From the dialectical nature of the relation C and M follows, that their [***сняе?] is accomplished by mutually penetrating oppositions through constant transition of one pole to another. In its movement C constantly goes to M and back again. The movement both of C and M, as noted above, is the form of the movement of private and social labor. Therefore the transition of private labor into social occurs in the form of C and M, i.e. in the form of dialectical penetration of the oppositions C and M.

And from this follows the situation that private labor is blanket social labor, and social labor in its turn contains in itself converted elements of private labor. The matter, therefore, is reduced to the fact that not only bourgeois labor in general has a duality, but also each of its poles. For only thanks to the duality of these poles the realization is possible of the unity of opposites. Precisely therefore, private labor in the moment of its conversion into social, uncovers simultaneously both its private and its social character. This duality of poles of private and social labor in conditions of natural exchange of products could not be manifested in reified oppositions. It received the possibility of manifestations only in conditions of commodity circulation, i.e. conditions opposing separate products to their universal form - the form of money. Money, thus, is the instrument of the manifestation of the opposition embedded in commodity and the form of the manifestation of this opposition.

From all the above it follows logically that in the developed exchange society the being of the individual is wholly due to [..?] of that society and vice versa (mutual penetration of opposites).39

And in this relation, in the extent to which society conditions the manifestation of the social being of the private individual, in such an extent money conditions the social manifestation of private labor. Because only with the help of money, as universal equivalent, as universal labor, is made possible the inclusion of the continuous stream of private labor into social-general. But, including private into social labor, money thereby includes the separate individual into society, i.e. links him to a determined social connection. Because of this integration the unity is carried out of the poles of commodity economy and thereby is carried out the realization of social-production relations. The social role of money, thus, is reduced to the function of the developer relations of production.

Thus, in a commodity society, money is the organizer of the spontaneous process of exchange of things, and together with this also the organizer of human relations. In this consist the nature of money from the point of view of its social characteristics.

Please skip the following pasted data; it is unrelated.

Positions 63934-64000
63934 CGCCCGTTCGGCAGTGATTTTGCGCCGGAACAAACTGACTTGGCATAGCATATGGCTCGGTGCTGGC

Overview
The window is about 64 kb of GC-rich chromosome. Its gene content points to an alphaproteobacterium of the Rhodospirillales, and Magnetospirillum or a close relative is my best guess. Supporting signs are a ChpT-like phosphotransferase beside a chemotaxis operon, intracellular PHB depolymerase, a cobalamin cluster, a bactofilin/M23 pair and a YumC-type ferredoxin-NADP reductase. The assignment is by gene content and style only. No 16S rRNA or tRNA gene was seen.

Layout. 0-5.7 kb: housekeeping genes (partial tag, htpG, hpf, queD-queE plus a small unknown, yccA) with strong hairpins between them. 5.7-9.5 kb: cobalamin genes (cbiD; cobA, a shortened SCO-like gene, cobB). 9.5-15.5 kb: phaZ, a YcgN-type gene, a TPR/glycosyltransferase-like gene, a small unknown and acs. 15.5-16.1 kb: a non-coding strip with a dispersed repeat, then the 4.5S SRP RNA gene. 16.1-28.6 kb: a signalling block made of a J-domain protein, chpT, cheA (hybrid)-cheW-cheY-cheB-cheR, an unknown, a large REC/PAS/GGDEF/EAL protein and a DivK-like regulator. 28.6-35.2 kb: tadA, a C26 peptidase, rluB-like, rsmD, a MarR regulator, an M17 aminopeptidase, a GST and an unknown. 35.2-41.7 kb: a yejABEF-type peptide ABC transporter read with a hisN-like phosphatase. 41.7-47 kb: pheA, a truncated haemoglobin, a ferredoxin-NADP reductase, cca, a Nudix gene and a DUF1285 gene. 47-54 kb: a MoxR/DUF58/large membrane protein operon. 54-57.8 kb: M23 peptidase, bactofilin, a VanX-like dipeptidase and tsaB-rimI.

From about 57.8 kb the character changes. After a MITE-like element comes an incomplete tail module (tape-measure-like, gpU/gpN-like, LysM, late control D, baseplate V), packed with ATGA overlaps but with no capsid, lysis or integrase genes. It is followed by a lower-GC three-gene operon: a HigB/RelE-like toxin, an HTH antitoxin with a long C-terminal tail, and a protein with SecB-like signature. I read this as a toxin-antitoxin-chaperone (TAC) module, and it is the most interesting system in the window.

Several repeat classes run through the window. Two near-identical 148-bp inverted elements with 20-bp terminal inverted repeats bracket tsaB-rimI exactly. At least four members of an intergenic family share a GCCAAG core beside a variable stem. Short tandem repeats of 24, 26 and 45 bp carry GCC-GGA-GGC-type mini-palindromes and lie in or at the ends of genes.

As we have seen above, in commodity society, the metabolism C-C can not be carried out without changes of the form of C. The change of the form of C is its movement with the help of the equivalent of M. But the movement of C is the movement of commodity society, as a whole. In this sense M is the form of movement of commodity society. "Money acts for the seller of the commodity, as a converted form of C, and the movement of money, as the medium of circulation, is therefore, in fact, merely the movement of commodities while changing their forms," Marx says in this regard.

However, as an independent "separated" economic category, money has its own proper, although also dependent on C, movement, and therefore also its own form and content. A comprehensive definition of the category of money from this side we find in Marx. ''Money, - he says, - emerges as a mere medium of exchange of commodities, not however as a medium of exchange in general, but a medium of exchange adapted to the process of circulation, i.e. a medium of circulation.40 " From the viewpoint of form money "is a mere medium of exchange of commodities." In this respect, i.e. from the formal side, it is entirely impossible to distinguish, whether money is only a "medium of exchange in general," or whether it is a "medium of circulation." The difference can only be set when considering the content. From the viewpoint of the content money is a "medium of exchange, adapted to circulation." What does this mean? This means that gold circulates in the quality of instrument of exchange for commodities only because it once circulated in the quality of a mere commodity. In this sense gold, like also every other commodity, possesses labor value, and therefore abstract labor is the basic nature of money, the basis of its content. But historically the commodity gold becomes money only when it for its equivalent-value basis begins to act in the quality of universal measure of commodity values. Because the first function of commodity-money, which it takes as "independent" category, is "to supply commodities with the material for the expression of their values... The commodity gold thus serves as a universal measure of value. And only by virtue of this function does gold become money.41 " The question is why the function of measure of value is the first and primary function of money? Because "money as a measure of value, is the phenomenal form that must of necessity be assumed by that measure of value which is immanent in commodities, labour-time.42 "